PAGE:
Home Finance BBVA: A Mexico-Focused Bank With A 5.4% Yield Trading At 0.9 Times TBV – Seeking Alpha

BBVA: A Mexico-Focused Bank With A 5.4% Yield Trading At 0.9 Times TBV – Seeking Alpha

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BBVA: A Mexico-Focused Bank With A 5.4% Yield Trading At 0.9 Times TBV – Seeking Alpha
Headquarters of BBVA bank in Madrid, Spain

JJFarquitectos/iStock Editorial via Getty Images

JJFarquitectos/iStock Editorial via Getty Images
The share price of Banco Bilbao Vizcaya Argentaria (BBVA) (here after just “BBVA”) has barely moved since my previous article on this Spanish bank was published in May 2021. As there’s now greater clarity in the world on how the COVID-fallout will be dealt with, it’s perhaps a good idea to dig a bit into the recently released financial results for FY2021 to see how the bank performed and what it is expecting for this year.

Banco Bilbao Vizcaya Argentaria <span class='ticker-hover-wrapper'>(NYSE:<a href='https://seekingalpha.com/symbol/BBVA' title='Banco Bilbao Vizcaya Argentaria, S.A.'>BBVA</a>)</span> Stock Price
Data by YCharts

BBVA has a liquid listing in the US with an average daily volume of in excess of 2M shares but as BBVA is an European bank reporting its financial results in EUR, I will refer to the bank’s main listing on the Madrid Stock Exchange, where BBVA is also trading with BBVA as its ticker symbol. The average daily volume in Madrid exceeds 20M shares.
Although this is a Spanish bank, reporting its results in Euro, we should keep in mind Spain is really just a rather small contributor to the consolidated profit. In 2021 for instance, Spain contributed less than 30% tot the total net attributable profit while Mexico accounted for almost half (!) of the net income. This means BBVA could also rightfully be seen as a Mexican bank with some foreign exposure.

Banco Bilbao Vizcaya Argentaria (<a href='https://seekingalpha.com/symbol/BBVA' title='Banco Bilbao Vizcaya Argentaria, S.A.'>BBVA</a>) total net attributable profit

BBVA Investor Relations

BBVA Investor Relations
During 2021, BBVA reported a net interest income of 14.7B EUR, an increase of approximately 0.6% compared to the reported net interest income generated in 2020. The gross income increased by 4.5% to 21.1B EUR thanks to a much higher fee, commission and trading income.

Banco Bilbao Vizcaya Argentaria (<a href='https://seekingalpha.com/symbol/BBVA' title='Banco Bilbao Vizcaya Argentaria, S.A.'>BBVA</a>) consolidated income statement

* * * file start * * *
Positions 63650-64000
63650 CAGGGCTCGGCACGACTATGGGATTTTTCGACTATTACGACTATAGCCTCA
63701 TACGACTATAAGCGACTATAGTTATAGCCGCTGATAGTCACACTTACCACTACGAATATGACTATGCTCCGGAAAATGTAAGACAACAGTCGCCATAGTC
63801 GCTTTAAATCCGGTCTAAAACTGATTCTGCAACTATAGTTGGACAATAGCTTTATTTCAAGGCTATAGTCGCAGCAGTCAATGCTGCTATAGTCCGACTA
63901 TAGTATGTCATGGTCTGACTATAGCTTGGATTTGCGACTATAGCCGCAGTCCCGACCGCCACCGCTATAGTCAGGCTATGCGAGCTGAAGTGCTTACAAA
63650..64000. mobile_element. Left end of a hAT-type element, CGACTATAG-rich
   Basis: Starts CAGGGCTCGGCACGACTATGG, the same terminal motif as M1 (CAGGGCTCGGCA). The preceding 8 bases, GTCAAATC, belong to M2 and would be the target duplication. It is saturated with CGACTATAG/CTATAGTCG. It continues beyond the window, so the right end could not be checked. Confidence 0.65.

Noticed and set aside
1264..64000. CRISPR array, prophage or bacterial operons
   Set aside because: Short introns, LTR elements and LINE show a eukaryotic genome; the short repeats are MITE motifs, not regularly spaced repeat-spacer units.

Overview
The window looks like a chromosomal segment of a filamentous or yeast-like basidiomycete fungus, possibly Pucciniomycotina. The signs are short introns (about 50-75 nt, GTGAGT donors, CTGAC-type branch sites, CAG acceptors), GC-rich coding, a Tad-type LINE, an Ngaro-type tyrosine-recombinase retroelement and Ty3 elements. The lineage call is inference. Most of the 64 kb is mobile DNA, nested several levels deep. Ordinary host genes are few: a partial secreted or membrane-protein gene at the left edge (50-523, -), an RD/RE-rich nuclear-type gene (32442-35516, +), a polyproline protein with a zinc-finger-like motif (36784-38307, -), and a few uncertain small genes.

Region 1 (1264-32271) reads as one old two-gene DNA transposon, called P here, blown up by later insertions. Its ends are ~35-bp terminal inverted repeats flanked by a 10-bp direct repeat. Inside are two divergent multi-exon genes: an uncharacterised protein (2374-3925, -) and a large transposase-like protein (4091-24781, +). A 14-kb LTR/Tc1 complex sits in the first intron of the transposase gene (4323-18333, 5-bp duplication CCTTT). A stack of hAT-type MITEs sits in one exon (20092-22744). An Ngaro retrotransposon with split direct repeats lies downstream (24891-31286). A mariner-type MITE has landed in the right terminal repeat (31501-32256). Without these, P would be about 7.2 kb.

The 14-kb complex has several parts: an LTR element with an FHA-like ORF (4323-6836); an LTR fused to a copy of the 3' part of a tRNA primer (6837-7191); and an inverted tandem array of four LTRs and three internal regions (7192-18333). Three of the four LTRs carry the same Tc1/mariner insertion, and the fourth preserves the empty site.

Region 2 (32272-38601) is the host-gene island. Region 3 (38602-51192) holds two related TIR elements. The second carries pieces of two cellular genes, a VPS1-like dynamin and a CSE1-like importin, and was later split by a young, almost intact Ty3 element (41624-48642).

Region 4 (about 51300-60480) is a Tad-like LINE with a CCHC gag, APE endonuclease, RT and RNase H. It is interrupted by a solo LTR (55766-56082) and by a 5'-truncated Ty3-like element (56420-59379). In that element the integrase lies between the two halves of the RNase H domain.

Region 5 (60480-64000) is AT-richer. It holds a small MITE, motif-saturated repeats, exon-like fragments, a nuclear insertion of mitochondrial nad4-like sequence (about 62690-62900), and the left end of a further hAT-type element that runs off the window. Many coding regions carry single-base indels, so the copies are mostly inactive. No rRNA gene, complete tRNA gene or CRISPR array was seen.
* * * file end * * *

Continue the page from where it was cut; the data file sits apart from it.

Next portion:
BBVA Investor Relations

BBVA Investor Relations
The operating expenses also increased, at a rather similar pace, and this means the operating income of BBVA increased by approximately 4.1% to 11.5B EUR. A good result which was actually negatively impacted by changes in the exchange rate as at constant exchange rates, BBVA would have been able to report a 10.8% increase in the operating income.
The pre-tax income came in 71% higher than in 2020, and that’s predominantly caused by a much lower impairment charge and provision charges, which dropped from a combined 5.9B EUR in 2020 to just under 3.3B EUR in 2021. The net income was approximately 6.03B EUR and the attributable net income including the impact from non-recurring elements was 4.65B EUR, for an EPS of approximately 0.71 EUR per share. This means BBVA is currently trading at just around 8 times its 2021 EPS.
BBVA already paid an interim dividend of 0.08 EUR per share in October and has now proposed to make a final dividend payment of 0.23 EUR per share. This would bring the full-year dividend to 0.31 EUR per share, which is a dividend yield of approximately 5.4%. The dividend policy has recently been updated as well and BBVA is now targeting a payout ratio of 40-50% of the attributable net income compared to the previously used payout ratio of 35%-40%.
Additionally, BBVA will likely continue to buy back its own stock. In October 2021, the bank received the official approval from the ECB to spend 3.5B EUR on share buybacks. Since that authorization was granted on Oct. 26, a total of 171M shares have been repurchased by the end of January 2022. That’s almost 3% of the share count. This means we can expect the 2022 EPS (and DPS) to remain strong, even if the reported net income won’t increase at all.